Dr Oba Babs Osibodu and Dr Peter Fahey co-chairs of the BMA’s Welsh Junior doctors Committee said:

“This is a significant step forward. It is sad that we had to take industrial action to get here, but we are proud of members for demonstrating their resolve in pursuit of a fair deal for the profession.

“Whilst we are optimistic and hope to quickly resolve our dispute, we remain steadfast in achieving pay restoration. Until we reach a deal, nothing is off the table.

 “We will continue to work hard to reach an offer that is credible to put to members who will ultimately have the final say.”

Dr Stephen Kelly, chair of BMA Cymru Wales’ Consultants committee said:

“The Welsh Government’s recent efforts to reach an end to the pay dispute are encouraging and so we have called off our planned strike for now whilst we allow time and space for negotiations to take place.

“We’re hopeful that we can reach a deal that sufficiently addresses years of erosion to our pay to help retain senior doctors in Wales but remain ready to strike if we’re not able to do so during negotiations.”

Dr Ali Nazir, chair of BMA Cymru Wales’ SAS doctor committee said:

“As a committee, we felt that this latest development goes someway to understanding the strength of feeling of our members. We will work hard to reach a settlement that sufficiently meets the expectation of our colleagues who have faced real terms pay cuts of up to a third since 2008/9.”

In August last year, the BMA’s committees representing secondary care doctors in Wales voted to enter into separate trade disputes with the Welsh Government after being offered another below inflation pay uplift of just 5% for the 23/24 financial year. SAS doctors on some contracts were offered as little as 1.5%. This was the lowest pay offer any government in the UK offered and less than the DDRB, the pay review body for doctors and dentists, recommended last year.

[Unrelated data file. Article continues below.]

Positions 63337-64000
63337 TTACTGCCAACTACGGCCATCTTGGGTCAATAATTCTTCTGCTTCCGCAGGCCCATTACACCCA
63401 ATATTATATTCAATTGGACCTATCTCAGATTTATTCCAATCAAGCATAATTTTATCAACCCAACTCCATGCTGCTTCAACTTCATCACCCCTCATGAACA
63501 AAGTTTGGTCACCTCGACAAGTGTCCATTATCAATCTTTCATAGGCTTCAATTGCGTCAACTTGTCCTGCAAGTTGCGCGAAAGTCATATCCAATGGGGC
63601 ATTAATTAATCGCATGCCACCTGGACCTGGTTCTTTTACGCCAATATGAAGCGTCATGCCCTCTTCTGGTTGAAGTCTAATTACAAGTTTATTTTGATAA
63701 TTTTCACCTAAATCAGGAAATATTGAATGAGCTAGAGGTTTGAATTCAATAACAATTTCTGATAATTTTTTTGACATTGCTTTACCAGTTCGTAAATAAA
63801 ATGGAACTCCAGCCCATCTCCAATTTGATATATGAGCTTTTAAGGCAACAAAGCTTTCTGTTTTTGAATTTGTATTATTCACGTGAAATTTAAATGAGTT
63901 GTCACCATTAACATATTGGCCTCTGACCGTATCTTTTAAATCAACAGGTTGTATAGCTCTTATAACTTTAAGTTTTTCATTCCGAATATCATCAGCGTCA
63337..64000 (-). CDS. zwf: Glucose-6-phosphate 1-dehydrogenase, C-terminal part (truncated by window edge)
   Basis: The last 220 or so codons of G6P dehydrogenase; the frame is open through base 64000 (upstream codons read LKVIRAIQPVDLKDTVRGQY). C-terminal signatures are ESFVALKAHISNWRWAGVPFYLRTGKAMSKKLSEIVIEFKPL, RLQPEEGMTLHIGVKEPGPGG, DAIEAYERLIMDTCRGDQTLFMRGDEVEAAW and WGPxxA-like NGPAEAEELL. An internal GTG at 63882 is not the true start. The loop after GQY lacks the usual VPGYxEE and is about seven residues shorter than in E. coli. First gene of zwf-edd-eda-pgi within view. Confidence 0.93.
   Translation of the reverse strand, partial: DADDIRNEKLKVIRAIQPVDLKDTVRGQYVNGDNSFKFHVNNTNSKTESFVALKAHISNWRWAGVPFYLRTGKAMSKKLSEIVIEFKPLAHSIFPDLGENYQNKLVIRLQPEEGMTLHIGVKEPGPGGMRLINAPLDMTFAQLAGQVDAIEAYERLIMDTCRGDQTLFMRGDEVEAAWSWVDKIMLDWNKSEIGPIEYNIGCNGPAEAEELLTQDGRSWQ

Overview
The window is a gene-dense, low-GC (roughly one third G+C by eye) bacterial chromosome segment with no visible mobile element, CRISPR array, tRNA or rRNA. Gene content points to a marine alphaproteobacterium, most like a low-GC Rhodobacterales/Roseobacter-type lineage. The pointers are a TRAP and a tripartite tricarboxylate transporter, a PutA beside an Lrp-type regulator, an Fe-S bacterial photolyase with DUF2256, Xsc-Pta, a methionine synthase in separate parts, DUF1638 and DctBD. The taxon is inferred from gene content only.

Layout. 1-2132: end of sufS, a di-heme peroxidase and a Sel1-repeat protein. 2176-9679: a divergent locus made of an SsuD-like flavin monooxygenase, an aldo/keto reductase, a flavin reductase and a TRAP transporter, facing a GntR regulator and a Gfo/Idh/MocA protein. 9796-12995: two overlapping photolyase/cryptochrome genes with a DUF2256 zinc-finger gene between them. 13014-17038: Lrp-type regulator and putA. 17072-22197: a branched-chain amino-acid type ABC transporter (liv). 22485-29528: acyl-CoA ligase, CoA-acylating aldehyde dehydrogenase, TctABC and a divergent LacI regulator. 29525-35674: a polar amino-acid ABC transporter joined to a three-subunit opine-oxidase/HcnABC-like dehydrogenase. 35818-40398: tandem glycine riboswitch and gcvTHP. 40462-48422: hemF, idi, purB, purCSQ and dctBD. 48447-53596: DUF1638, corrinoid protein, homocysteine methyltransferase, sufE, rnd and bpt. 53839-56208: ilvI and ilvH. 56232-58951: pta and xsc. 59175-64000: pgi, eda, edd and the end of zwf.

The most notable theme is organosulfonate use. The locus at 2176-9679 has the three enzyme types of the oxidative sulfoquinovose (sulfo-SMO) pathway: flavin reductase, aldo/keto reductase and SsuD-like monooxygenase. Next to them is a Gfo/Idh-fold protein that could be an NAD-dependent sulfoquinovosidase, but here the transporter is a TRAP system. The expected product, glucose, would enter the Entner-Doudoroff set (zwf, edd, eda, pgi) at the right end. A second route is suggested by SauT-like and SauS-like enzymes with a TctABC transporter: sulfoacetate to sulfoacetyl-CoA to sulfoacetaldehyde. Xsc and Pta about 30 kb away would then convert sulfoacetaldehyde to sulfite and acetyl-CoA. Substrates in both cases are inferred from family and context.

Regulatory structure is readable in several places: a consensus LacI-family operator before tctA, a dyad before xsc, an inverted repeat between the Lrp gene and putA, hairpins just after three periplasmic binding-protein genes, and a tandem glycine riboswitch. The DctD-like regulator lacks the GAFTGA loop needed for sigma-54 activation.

As part of their disputes, SAS doctors, consultants and junior doctors carried out successful ballots for industrial action. Since then, junior doctors have taken part in 10 days of industrial action since January this year.

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Health

BMA pay disputes – Junior Doctors, Consultants and Specialist Doctors

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THE WELSH Government and BMA Wales’ three national committees representing consultants, SAS doctors and junior doctors have today agreed to formal negotiations about pay.

Planned industrial action will be suspended during the negotiations.

A mandate is being developed for the talks with all three BMA branches of practice with the aim of resolving the disputes over pay for 2023-24.

In the context of the most challenging financial position the Welsh Government has faced since devolution, a significant amount of work has been undertaken to identify funding to support the negotiations.

First Minister Vaughan Gething said: “We recognise the strength of feeling among BMA members and that industrial action is never taken lightly.

“This is a government that listens and engages to find solutions. I prioritised a meeting with the BMA directly alongside the Cabinet Secretary for Health to reinforce our commitment to that partnership approach.

“We currently face the most severe financial situation in the devolution era which makes our task far harder. Despite this backdrop, we have worked to identify a way forward that I hope will lead to the successful resolution of this dispute and ensure that doctors can return to work in NHS Wales.”

Cabinet Secretary for Health Eluned Morgan added: “Even in these very challenging circumstances, we have worked in social partnership with the BMA and NHS to maintain patent safety during industrial action.

“But the strikes have been very disruptive to the delivery of NHS services – none of us want to see doctors on strike. I am pleased the three BMA committees have agreed to pause further industrial action and begin formal talks with Welsh Government and hope we can bring an end to this dispute.”